Kelln, No. PC 2015-0507, slip op. at 3. This determination that petitioner's counsel was not ineffective is entitled to AEDPA deference, and as the Supreme Court has held, when the limits imposed by the AEDPA intersect with the deference afforded counsel under Strickland, petitioner faces a significant hurdle to relief.

Surmounting Strickland's high bar is never an easy task. An ineffective-assistance claim can function as a way to escape rules of waiver and forfeiture and raise issues not presented at trial, and so the Strickland standard must be applied with scrupulous care, lest intrusive post-trial inquiry threaten the integrity of the very adversary process the right to counsel is meant to serve. Even under de novo review, the standard for judging counsel's representation is a most deferential one. Unlike a later reviewing court, the attorney observed the relevant proceedings, knew of materials outside the record, and interacted with the client, with opposing counsel, and with the judge. It is all too tempting to second-guess counsel's assistance after conviction or adverse sentence. The question is whether an attorney's representation amounted to incompetence under prevailing professional norms, not whether it deviated from best practices or most common custom.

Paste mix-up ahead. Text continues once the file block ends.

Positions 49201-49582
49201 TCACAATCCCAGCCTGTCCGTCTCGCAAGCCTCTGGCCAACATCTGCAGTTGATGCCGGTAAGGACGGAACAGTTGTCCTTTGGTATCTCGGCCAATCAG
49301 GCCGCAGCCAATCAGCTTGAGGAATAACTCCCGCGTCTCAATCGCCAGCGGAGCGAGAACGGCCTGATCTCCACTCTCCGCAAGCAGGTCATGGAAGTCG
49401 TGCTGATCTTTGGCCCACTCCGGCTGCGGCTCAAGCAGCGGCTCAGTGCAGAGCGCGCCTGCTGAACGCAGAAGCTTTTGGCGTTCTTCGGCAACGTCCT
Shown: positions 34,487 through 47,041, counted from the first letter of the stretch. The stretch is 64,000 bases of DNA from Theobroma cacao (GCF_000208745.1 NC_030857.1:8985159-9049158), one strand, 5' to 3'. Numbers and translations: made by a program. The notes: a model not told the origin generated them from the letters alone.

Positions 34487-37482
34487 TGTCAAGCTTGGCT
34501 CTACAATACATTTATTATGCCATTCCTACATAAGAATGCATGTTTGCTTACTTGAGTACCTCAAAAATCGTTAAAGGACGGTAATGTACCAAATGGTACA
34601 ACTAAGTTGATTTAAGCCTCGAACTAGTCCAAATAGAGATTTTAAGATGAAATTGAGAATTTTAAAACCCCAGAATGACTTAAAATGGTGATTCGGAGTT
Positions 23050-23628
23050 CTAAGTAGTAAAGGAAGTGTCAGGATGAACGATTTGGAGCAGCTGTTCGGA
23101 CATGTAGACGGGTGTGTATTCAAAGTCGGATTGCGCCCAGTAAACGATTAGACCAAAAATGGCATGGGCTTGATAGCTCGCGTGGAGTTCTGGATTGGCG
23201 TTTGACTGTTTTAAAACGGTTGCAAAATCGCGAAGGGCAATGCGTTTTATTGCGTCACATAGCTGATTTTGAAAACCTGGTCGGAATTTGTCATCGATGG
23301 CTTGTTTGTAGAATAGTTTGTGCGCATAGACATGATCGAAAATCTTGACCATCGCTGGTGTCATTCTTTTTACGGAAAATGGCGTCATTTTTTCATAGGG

Establishing that a state court's application of Strickland was unreasonable under § 2254(d) is all the more difficult. The standards created by Strickland and § 2254(d) are both highly deferential, and when the two apply in tandem, review is doubly so[.] The Strickland standard is a general one, so the range of reasonable applications is substantial. Federal habeas courts must guard against the danger of equating unreasonableness under Strickland with unreasonableness under § 2254(d). When § 2254(d) applies, the question is not whether counsel's actions were reasonable. The question is whether there is any reasonable argument that counsel satisfied Strickland's deferential standard.

Richter, 562 U.S. at 105 (internal quotation marks and citations omitted).

         Juror Bias

         Petitioner's first claim concerns Juror Kuhlman and counsel's failure to inform the trial court of her “highly egregious and presumptively prejudicial partiality and bias . . . .” Pet. at 5. Petitioner makes two assertions regarding Mrs. Kuhlman's ability to serve as an impartial juror. First, he states that she “discussed the case in depth” with the victim's mother “in the hallway prior to the start of voir dire.” Second, he states that “prior to leaving her place of employment the day voir dire began[, Mrs. Kuhlman] openly vowed that Petitioner would ‘hang' if she were to be chosen as a juror in [the] case.” Id. at 4.